Gemcitabine ‘New Standard Of Care’ In Recurrent, Metastatic Nasopharyngeal Carcinoma

Phase III results support gemcitabine over fluorouracil in combination with cisplatin for the first-line treatment of recurrent or metastatic nasopharyngeal carcinoma

medwireNews: Addition of gemcitabine to cisplatin significantly improves outcomes in patients receiving first-line therapy for recurrent or metastatic nasopharyngeal carcinoma compared with the combination of fluorouracil and cisplatin, according to research published in The Lancet.

This phase III trial enrolled 362 patients with recurrent or metastatic disease, who had not received prior systemic chemotherapy, from 22 Chinese hospitals. Participants were randomly assigned to receive either gemcitabine (1 g/m2 intravenously on days 1 and 8) or fluorouracil (4 g/m2 via continuous intravenous infusion over 96 h) – both alongside cisplatin (80 mg/m2 intravenously on day 1) – once every 3 weeks for no more than six cycles.

During a median follow-up of 19.4 months, progression-free survival, as assessed by independent review, was significantly longer for the 181 gemcitabine-treated patients than for the 181 given fluorouracil. The corresponding median times were 7.0 and 5.6 months, which equated to a significant 45% lower likelihood of disease progression or death in the gemcitabine versus fluorouracil group.

The objective response rate was also significantly higher in the gemcitabine than the fluorouracil arm, at 64% versus 42%, reports the team led by Li Zhang, from Sun Yat-sen University Cancer Center in Guangzhou, China.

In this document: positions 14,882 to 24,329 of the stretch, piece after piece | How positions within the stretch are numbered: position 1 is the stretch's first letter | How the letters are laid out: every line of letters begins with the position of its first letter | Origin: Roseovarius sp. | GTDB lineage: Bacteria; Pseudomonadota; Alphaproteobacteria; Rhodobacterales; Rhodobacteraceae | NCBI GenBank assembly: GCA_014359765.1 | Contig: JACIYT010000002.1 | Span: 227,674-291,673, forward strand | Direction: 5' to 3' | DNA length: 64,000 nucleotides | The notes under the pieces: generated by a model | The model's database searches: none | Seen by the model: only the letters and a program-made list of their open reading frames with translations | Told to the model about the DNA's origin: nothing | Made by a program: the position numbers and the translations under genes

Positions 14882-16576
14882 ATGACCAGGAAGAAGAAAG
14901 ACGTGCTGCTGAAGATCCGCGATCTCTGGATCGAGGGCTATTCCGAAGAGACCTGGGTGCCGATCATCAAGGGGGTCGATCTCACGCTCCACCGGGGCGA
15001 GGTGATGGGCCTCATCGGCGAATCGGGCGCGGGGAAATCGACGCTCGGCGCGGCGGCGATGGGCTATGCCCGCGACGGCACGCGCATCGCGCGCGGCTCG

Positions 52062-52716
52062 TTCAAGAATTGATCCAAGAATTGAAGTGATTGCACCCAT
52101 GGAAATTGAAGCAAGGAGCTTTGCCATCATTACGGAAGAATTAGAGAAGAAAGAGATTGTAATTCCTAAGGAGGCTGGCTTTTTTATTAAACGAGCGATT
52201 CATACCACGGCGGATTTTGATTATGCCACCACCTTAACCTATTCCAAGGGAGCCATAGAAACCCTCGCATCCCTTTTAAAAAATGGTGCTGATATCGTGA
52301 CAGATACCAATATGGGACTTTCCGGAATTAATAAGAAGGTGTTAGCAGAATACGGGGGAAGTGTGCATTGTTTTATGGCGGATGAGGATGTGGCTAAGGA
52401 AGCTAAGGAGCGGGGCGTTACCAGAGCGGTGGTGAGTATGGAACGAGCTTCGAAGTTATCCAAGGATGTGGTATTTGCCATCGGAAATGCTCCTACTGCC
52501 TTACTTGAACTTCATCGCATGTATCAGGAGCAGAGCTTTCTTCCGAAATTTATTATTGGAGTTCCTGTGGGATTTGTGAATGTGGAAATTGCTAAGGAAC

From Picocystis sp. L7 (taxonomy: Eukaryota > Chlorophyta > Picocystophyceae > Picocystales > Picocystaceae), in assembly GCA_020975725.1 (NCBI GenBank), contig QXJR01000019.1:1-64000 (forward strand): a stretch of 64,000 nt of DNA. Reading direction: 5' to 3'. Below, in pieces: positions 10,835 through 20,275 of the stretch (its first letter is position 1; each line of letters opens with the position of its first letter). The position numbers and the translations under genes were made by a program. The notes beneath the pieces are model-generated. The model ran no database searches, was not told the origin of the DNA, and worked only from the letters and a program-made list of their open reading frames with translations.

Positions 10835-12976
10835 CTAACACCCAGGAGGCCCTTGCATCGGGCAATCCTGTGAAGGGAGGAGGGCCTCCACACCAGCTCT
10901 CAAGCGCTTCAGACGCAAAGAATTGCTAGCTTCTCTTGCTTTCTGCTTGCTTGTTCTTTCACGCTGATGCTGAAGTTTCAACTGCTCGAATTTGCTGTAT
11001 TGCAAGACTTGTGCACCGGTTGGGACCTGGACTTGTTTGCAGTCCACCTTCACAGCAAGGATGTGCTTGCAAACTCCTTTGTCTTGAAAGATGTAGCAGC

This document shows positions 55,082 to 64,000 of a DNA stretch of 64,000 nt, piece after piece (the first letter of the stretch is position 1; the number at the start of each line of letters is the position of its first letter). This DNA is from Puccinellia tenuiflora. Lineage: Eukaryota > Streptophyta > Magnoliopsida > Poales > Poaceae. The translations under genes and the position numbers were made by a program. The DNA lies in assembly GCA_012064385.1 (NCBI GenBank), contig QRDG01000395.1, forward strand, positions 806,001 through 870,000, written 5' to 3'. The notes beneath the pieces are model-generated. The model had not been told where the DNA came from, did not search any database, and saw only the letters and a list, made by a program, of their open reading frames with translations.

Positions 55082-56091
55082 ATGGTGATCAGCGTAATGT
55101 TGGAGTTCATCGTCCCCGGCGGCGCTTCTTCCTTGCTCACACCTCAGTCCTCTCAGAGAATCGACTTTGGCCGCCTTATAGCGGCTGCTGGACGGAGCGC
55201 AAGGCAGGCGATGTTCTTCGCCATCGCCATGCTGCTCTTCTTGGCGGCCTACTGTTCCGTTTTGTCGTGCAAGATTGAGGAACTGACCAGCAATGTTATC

And a preliminary analysis, after a median follow-up of 22 months, showed that gemcitabine also conferred an overall survival benefit relative to fluorouracil, with median times of 29.1 and 20.9 months, respectively.

The incidences of treatment-related grade 3–4 leukopenia (29 vs 9%), neutropenia (23 vs 13%) and thrombocytopenia (13 vs 2%) were significantly higher in gemcitabine-treated compared with fluorouracil-treated participants, while mucositis occurred significantly more often in the latter group (0 vs 15%).

Serious adverse events attributable to treatment were observed in 4% of patients in the gemcitabine arm and in 6% of those in the fluorouracil arm. The corresponding rates of discontinuation owing to treatment-related toxicity were 3% and 8%.

There was no treatment-related mortality in either group, and generally the toxicity profiles of both regimens were “predictable and manageable”, say the researchers.

They believe that the study findings “could establish gemcitabine plus cisplatin as the current standard first-line treatment option for this population”, one that currently has no established first-line option.

This sentiment is echoed by commentators Melvin Chua, from the National Cancer Centre Singapore, and Anthony Chan, from The Chinese University of Hong Kong, who believe that this “much anticipated” trial – the first of its kind in this patient group – “establishes gemcitabine plus cisplatin as the new standard of care in metastatic nasopharyngeal carcinoma”.

This study, together with two ongoing phase III trials assessing induction or adjuvant gemcitabine plus cisplatin in patients with high-risk nonmetastatic nasopharyngeal carcinoma, “will add to the evidence on whether gemcitabine plus cisplatin is the most effective combination for targeting systemic metastases in this cancer”, they conclude.

References

Zhang L, Huang Y, Hong S, et al. Gemcitabine plus cisplatin versus fluorouracil plus cisplatin in recurrent or metastatic nasopharyngeal carcinoma: a multicentre, randomised, open-label, phase 3 trial. Lancet 2016; Advance online publication 23 August. doi: http://dx.doi.org/10.1016/S0140-6736(16)31388-5

Chua MLK, Chan ATC. Gemcitabine: a game changer in nasopharyngeal carcinoma. Lancet 2016; Advance online publication 23 August. doi: http://dx.doi.org/10.1016/S0140-6736(16)31394-0

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